Ingredients for Gutti Vankaya Kura


Roast or toast in an iron skillet:
Needed: quarter cup, tablespoon, teaspoon, ¼ teaspoon and a hot iron skillet. One by one or all together, however it’s convenient for you, roast the following items listed below. Take care not to black or burn them. Ingredients quantity is for 12 brinjals.

- Quarter cup each of:
Chana dal, urad dal, sesame seeds, grated coconut and peanuts
- Tablespoon each of:
Coriander seeds and cumin
- Quarter teaspoon each of:
Cloves, cinnamon, black peppercorn and fenugreek(methi) seeds
- 15 dried red chillies (for 12 brinjals)

Once they are cool enough to touch, take them all in a mixer. Add a tablespoon each of - jaggery, tamarind juice and a teaspoon of salt. Blend them to smooth consistency.

Baby Brinjals:
12 young fresh looking brinjals. Make two cuts in each brinjal, one horizontal and one vertical Like plus (+) shape. Keep one end intact. Check this photo for reference.
(The brinjals I’ve used for this recipe are young and tender, too small to stuff. So I directly added them to the skillet after making a plus shaped cut. If these were somewhat medium size, I’d have stuffed them like I did in this method.)

Heat a tablespoon of oil in a big skillet. Do the popu (add and toast few curry leaves and a teaspoon each of cumin and mustard seeds).

Add the cut brinjals to the skillet and also the masala powder you have grinded earlier. Add about a glass of water. Stir in turmeric and salt-½ tsp of each. Cover and cook on medium-low heat for about 20 to 30 minutes, stirring in-between. When brinjals are cooked to tender and masala sauce thickens up a bit - time to turn off the heat. Let the curry sit on stove for another 10 minutes like that, giving more time for the flavors to mingle well.

Serve warm with rice or roti.

This recipe is my mother-in-law’s. Even without ginger-garlic and tomatoes, it tastes great and she usually prepares this curry with pulagam (rice+split moong dal+salt) or jonna rotte (sorghum roti) combination.

Gutti Vankaya Kura mariyu pulagam (Stuffed Brinjal Curry with Split Moong dal Rice)
Gutti Vankaya Kura mariyu pulagam (Stuffed Brinjal Curry with Split Moong dal Rice)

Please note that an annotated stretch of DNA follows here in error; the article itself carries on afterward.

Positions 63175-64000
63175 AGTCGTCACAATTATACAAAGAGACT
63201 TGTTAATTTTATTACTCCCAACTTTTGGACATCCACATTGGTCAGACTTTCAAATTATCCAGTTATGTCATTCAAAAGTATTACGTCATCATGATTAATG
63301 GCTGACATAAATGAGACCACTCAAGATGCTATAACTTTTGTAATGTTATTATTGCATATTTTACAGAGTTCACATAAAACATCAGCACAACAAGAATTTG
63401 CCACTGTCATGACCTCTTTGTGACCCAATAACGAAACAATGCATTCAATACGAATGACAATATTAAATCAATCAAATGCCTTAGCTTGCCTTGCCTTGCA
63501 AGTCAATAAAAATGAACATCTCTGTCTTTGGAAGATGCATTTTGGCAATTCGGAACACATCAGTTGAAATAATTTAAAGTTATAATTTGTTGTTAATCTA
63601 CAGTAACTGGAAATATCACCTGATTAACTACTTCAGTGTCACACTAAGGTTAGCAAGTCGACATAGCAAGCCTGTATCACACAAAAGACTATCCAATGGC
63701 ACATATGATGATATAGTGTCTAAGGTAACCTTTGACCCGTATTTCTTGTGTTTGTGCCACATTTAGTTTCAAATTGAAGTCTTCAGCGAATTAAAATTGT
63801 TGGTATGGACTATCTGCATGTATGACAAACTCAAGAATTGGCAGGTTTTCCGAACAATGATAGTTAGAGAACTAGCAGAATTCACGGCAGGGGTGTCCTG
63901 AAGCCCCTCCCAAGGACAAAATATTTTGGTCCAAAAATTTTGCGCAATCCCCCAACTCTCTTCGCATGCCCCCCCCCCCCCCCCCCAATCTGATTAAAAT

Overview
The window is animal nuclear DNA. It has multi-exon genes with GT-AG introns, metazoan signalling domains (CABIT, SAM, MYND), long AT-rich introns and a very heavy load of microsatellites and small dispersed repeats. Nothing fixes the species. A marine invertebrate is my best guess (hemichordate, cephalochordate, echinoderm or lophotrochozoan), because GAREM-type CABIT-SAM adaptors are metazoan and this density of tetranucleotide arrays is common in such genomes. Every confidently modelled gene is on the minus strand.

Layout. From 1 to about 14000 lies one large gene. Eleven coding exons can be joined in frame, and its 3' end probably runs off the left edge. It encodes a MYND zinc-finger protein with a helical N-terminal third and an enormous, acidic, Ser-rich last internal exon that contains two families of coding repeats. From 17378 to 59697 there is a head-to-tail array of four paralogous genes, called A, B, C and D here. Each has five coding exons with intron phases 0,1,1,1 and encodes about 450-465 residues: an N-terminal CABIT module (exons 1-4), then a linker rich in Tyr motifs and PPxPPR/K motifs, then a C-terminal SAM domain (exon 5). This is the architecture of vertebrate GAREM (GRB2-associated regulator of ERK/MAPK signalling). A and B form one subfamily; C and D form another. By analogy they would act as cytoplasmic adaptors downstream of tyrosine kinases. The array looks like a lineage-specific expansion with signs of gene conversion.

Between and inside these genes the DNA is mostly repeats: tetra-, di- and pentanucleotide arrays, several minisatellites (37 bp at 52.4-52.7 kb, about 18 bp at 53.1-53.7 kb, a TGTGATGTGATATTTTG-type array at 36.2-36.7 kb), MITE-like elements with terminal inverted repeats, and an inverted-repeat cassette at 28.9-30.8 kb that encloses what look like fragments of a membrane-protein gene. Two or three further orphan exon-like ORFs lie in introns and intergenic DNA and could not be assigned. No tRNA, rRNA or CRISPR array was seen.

Stuffed Brinjal:
Gutti Vankaya Kura (Stuffed Brinjal Curry I)
Nune Vankaya kura (Stuffed Brinjal Curry II)

Posted by Indira©Copyrighted in Indian Vegetables, Amma & Authentic Andhra, Vankaya (Brinjal) (Friday November 3, 2006 at 3:27 pm- permalink)
Comments (30)

The New Home of Mahanandi:

Brinjal-Ginger Curry

Purple Brinjal - Indian Variety

In old times, the marriage feast in our areas always included brinjal-ginger curry. Considered a classic both in taste and aroma, brinjal-ginger curry brings out the best of both ingredients.


10 round brinjals - (purple or greenish-white)
1×1 inch fresh ginger
4 green chillies
4 sprigs of fresh cilantro
½ tsp of salt and turmeric each
For popu: 1 tsp each - mustard seeds, cumin, urad dal, curry leaves and 2-3 pieces of dried red chillies


Brinjal: Wash and cut brinjal into bite sized pieces. Take water in a vessel; add 1 tsp of salt and mix. Add the cut brinjal pieces to this salted water. This is again an old-time tip, to prevent discoloration and onset of sourness in cut brinjals.

Ginger: Scrape the skin and wash. Finely chop ginger, green chillies and coriander. Add pinch of salt, make a smooth paste in a mortar or using a blender, without adding any water.

Curry: Heat one teaspoon of peanut oil in a wide pan. Add all the popu ingredients listed above and toast them till the seeds start to splutter. Take cut brinjal pieces from water, fistful each time, add them to the spluttering popu ingredients. Stir in the ginger paste and turmeric. Mix them all together, reduce the heat to medium-low. Cover with a lid and cook, stirring only once for about 10 minutes. When the curry starts to smell incredible, pieces turn to soft, sprinkle salt, mix and turn off the heat. Serve with rice and dal.

Brinjal Curry, Tomato Dal and Rice - Our Lunch

Brinjal-Ginger Curry, rice, tomato dal and little bit of ghee - savoring the tasty stroll in Andhra food heaven.

note to readers: Add salt at the end (so that brinjals can cook fast) and the recipe works only with fresh green chillies, don’t substitute with red chilli powder.

Posted by Indira©Copyrighted in Amma & Authentic Andhra, Vankaya (Brinjal), Ginger & Sonti (Thursday January 26, 2006 at 2:36 pm- permalink)
Comments (23)

The New Home of Mahanandi:

Bagara Baingan (Nune Vankaya Kura)

Do you remember my post about stuffed brinjal curry with peanuts and sesame seeds? In that post, I also mentioned different kinds of stuffing that I know. Here is another type of stuffed brinjal curry, I am calling it by Hindi name - ‘Bagara Baingan’ - This time with purple brinjals, stuffing made with dals and fresh coconut and cooked in a pan. The stuffing doesn’t taste very good when pressure-cooked. So for this kind, I make it in a pan, like how they do it back home.

Fresh Coconut, tamarind, purple brinjals, roasted dried red chillies, cashews and mix of chana dal, urad dal, coriander seeds, fenugreek seeds, cumin  - ingredients for Bagare Baingan

Small, fresh, young, blemish free brinjals - 8 to 12

Roasting for stuffing and gravy: